DARPA program managers guided the effort, with Francis being the driver behind many X-31 program breakthroughs. His four “maneuver milestones,” crafted in 1992 to accelerate what had been “a slow-moving program,” emphasized combat effectiveness and tactical utility. “The first was steady flight at high angle of attack,” said Francis. “The second was rolling around the velocity vector in both directions through 360 degrees. The third was getting into post-stall conditions rapidly because the airplane had to be able to do a high-speed dynamic entry. The fourth was putting all the pieces together to do the Herbst Maneuver.” Dr. Wolfgang Herbst, a noted engineer with MBB, originated the idea behind the X-31. While working on a fighter design in the 1970s that would become the Eurofighter Typhoon, he recognized the potential of extreme maneuvering to defeat short-range air-to-air missiles. Herbst theorized that an airplane capable of flying in the post-stall regime with full control at high angles of attack could gain a significant tactical advantage in close-in aerial combat. The idea, dubbed “supermaneuverability,” made its way to the United States and to Rockwell’s Mike Robinson. Robinson began a collaboration with Herbst that led to the EFM program. In 1983, Allburn, already at work on the X-29 program, called then-U.S. Air Force Capt. Michael Francis to a meeting at DARPA. “Jim Allburn asked if I would listen to a pitch on an interesting project with the name ‘SNAKE.’ That was the acronym for Super Normal Attitude Kinetic Enhancement,” Francis recalled. Wolfgang Herbst and Robinson gave the presentation. “I thought, ‘that was nice,’” Francis said. “I’ll read about it in the papers.” Nearly a decade after Herbst first envisioned supermaneuverability, Allburn was looking for the right person to push the X-31 program forward. Greenlighted by Allburn in 1986, X-31 was the first international X-plane. Funding from the Nunn-Quayle amendment (an international defense cooperation initiative) provided the foundation for the American-German research program. Initially, the Air Force had been sought as the program executive agent. But by the late 1980s, USAF interests had turned to the F-117 and the Advanced Tactical Fighter program – the effort that would yield the F-22 Raptor. Convinced that stealthy fighters with advanced sensor fusion would conduct aerial combat mostly from beyond visual range, the service had lost interest in the X-31, an airplane dedicated to research for close-range combat. So DARPA turned to the U.S. Navy. But the Navy was moving slowly with X-31, averse to the kind of risk such a program came with. “I had been working on [Michael Francis] for a couple years to try to get him to come to DARPA,” Allburn remembered. “The program was experiencing uncertain funding and delays. Mike did a bang up job.” Francis came to DARPA from the Air Force Space Division (now Space and Missile Systems Center, Los Angeles AFB) in 1991 and grasped what needed to be done. “Transferring the airplane from Rockwell at Palmdale [California] to NASA Dryden [Edwards AFB] was the way to go,” he said. With NASA collaboration and the maneuver milestones created by Francis in place, progress came swiftly. Said Francis, “Instead of a test plan calculated to be 12 years long we accomplished most of our original goals in six months!” The X-31 EFM program logged a staggering 559 research flights. Along the way, two X-31 airframes graphically demonstrated the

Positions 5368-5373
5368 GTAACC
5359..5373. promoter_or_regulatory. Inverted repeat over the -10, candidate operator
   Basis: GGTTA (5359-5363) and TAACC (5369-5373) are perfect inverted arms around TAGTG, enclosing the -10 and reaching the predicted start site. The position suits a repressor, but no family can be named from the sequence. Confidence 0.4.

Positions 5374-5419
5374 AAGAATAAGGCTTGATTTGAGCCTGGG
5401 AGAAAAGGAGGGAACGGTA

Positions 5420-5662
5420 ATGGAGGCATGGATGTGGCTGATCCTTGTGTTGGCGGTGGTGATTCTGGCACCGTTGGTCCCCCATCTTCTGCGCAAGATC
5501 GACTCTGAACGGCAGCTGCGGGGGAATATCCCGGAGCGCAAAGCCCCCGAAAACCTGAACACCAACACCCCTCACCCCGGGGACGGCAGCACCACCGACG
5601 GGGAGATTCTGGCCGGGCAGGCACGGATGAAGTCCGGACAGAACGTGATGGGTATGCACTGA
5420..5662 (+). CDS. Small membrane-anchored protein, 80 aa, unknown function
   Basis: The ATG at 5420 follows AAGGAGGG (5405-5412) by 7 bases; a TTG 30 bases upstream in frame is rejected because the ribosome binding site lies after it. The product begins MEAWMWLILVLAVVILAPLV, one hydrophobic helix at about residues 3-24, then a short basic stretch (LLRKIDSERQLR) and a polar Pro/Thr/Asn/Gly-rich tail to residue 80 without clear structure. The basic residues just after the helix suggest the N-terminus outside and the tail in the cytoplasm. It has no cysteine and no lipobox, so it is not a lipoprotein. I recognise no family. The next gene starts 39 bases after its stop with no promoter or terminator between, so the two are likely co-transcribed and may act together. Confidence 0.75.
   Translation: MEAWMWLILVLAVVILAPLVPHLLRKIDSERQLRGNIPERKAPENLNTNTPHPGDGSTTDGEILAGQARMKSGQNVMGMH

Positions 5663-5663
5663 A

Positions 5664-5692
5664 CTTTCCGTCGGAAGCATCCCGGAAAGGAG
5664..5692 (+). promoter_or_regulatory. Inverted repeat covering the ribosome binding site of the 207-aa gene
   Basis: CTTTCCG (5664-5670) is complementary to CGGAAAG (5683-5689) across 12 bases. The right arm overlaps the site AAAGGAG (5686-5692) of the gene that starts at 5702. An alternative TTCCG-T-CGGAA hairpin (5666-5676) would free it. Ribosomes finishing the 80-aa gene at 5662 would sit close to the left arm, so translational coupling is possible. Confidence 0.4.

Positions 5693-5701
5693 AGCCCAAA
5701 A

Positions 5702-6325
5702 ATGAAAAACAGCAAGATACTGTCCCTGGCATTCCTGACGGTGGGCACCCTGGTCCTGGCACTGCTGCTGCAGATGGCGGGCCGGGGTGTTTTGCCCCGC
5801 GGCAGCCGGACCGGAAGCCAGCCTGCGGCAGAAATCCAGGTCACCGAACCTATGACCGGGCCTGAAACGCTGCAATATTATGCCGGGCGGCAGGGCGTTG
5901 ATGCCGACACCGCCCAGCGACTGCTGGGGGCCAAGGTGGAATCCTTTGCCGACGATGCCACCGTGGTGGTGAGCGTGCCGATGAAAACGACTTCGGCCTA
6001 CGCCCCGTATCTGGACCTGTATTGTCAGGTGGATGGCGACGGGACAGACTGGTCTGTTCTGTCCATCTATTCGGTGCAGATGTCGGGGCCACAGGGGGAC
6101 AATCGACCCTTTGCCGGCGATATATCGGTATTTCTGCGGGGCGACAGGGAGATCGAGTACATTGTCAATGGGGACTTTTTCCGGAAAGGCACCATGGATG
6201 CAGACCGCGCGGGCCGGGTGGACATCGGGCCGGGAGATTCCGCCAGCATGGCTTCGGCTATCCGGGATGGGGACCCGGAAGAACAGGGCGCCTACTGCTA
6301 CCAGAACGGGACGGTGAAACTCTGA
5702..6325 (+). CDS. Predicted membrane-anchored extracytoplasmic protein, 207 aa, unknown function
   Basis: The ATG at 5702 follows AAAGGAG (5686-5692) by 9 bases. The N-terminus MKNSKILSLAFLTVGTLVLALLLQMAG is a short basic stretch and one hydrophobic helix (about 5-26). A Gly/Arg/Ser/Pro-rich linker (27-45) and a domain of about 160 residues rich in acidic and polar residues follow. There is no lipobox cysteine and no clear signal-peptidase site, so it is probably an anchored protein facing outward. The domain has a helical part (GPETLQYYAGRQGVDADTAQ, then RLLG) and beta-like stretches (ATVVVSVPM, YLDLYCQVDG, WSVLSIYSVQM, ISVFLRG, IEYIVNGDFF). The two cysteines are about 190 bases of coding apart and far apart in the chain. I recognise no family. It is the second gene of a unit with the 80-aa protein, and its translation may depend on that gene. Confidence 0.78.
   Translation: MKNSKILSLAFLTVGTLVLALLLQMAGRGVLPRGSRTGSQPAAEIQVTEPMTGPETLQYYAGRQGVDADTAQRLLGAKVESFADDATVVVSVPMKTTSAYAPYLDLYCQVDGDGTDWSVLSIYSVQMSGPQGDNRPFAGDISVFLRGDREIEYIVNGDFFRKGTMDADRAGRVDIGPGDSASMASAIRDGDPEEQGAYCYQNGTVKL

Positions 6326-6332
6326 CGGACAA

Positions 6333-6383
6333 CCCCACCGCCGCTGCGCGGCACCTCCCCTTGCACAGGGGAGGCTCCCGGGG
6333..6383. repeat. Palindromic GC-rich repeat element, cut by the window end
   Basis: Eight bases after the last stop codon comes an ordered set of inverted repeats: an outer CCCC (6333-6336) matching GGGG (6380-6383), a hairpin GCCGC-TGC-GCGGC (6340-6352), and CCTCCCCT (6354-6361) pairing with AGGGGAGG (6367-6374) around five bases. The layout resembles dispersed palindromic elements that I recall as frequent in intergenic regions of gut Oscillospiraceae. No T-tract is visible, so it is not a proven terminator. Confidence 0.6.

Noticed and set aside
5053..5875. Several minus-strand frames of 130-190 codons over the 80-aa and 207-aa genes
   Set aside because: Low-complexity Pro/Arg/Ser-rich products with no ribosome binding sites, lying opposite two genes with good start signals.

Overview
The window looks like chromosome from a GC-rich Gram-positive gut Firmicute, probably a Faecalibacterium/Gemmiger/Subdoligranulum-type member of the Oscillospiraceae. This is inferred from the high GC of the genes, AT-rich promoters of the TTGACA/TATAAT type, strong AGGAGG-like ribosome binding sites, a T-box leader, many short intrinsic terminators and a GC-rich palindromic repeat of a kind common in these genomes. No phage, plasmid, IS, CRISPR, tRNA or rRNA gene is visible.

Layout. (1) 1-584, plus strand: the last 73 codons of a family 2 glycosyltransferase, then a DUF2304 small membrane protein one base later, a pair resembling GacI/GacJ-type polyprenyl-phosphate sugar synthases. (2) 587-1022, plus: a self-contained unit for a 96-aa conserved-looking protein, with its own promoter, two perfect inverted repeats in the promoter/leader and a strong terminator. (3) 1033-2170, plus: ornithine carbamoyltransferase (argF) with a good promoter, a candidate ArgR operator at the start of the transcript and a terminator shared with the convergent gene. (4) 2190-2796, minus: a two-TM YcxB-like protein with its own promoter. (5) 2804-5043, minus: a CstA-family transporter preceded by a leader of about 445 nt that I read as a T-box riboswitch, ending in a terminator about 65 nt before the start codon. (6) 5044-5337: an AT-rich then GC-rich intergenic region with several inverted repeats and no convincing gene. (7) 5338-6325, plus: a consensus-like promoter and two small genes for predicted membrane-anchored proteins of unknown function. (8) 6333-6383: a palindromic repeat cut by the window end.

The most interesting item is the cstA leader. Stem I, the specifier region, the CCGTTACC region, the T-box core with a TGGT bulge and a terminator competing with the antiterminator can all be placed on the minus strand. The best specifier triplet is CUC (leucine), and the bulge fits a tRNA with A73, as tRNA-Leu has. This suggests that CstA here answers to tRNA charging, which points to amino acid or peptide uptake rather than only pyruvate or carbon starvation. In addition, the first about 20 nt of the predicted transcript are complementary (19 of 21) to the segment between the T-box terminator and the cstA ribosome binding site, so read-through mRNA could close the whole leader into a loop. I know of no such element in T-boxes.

advantages Herbst had theorized in close-in dogfights. The X-31s soundly outperformed aircraft lacking thrust vectoring, using post-stall maneuvers to achieve a potential kill ratio of 30 to 1. “We proved that thrust vectoring really was an advantage for this form of combat,” Francis said. In addition, the X-31 program proved the viability of a (simulated) tailless fighter design and was one of the first experimental aircraft programs to introduce and employ helmet-mounted displays for pilots. Unfortunately, one of the X-31s was lost in an accident in January 1995. The pilot, Karl-Heinz Lang, ejected safely before the aircraft crashed in the desert just north of Edwards AFB. An investigation indicated the crash resulted from ice accretion on the aircraft’s nose boom. Though the EFM program concluded in 1995, the X-31 lived on. By 2000, the remaining airframe was transferred to NAS Patuxent River, Maryland, to undertake ESTOL (extremely short takeoff and landing) research for the U.S. Navy and the German government under the VECTOR program. “I think we did more with X-31 than has been done with any X-plane,” Francis said. “We conquered the stall barrier more completely than any other airplane.”
X-45 J-UCAS In 1992, Francis “started dabbling” with the “UTA concept” (Unmanned Tactical Aircraft) that would later yield the X-45 and become the $4 billion Joint Unmanned Combat Air Systems (J-UCAS) program. As the X-31 EFM program came to a close, Mike Leahy was an Air Force major working at Wright Patterson AFB with the Directorate of Science and Technology, the acquisition arm that governed the Air Force Research Laboratory (AFRL). He had a background in manned robotics and taught robotics at the Air Force Institute of Technology. “I saw what DARPA was doing with Global Hawk and Darkstar,” Leahy said, “and I kind of became the staff go-to guy for UAVs.” Maj. Gen. Richard Paul, commander of AFRL at the time, told Leahy he wanted AFRL to be involved with X-45, and wanted Leahy to be the one doing it. Still attached to AFRL, Leahy spent 1996 and 1997 working with initial DARPA X-45 program manager Larry Birckelbaw to craft what is arguably the most ambitious and capable unmanned combat aerial vehicle to date.
“This was really a systems program. We were integrating existing things into a system in a way that had never been done before. You had to create something that could not be ignored.”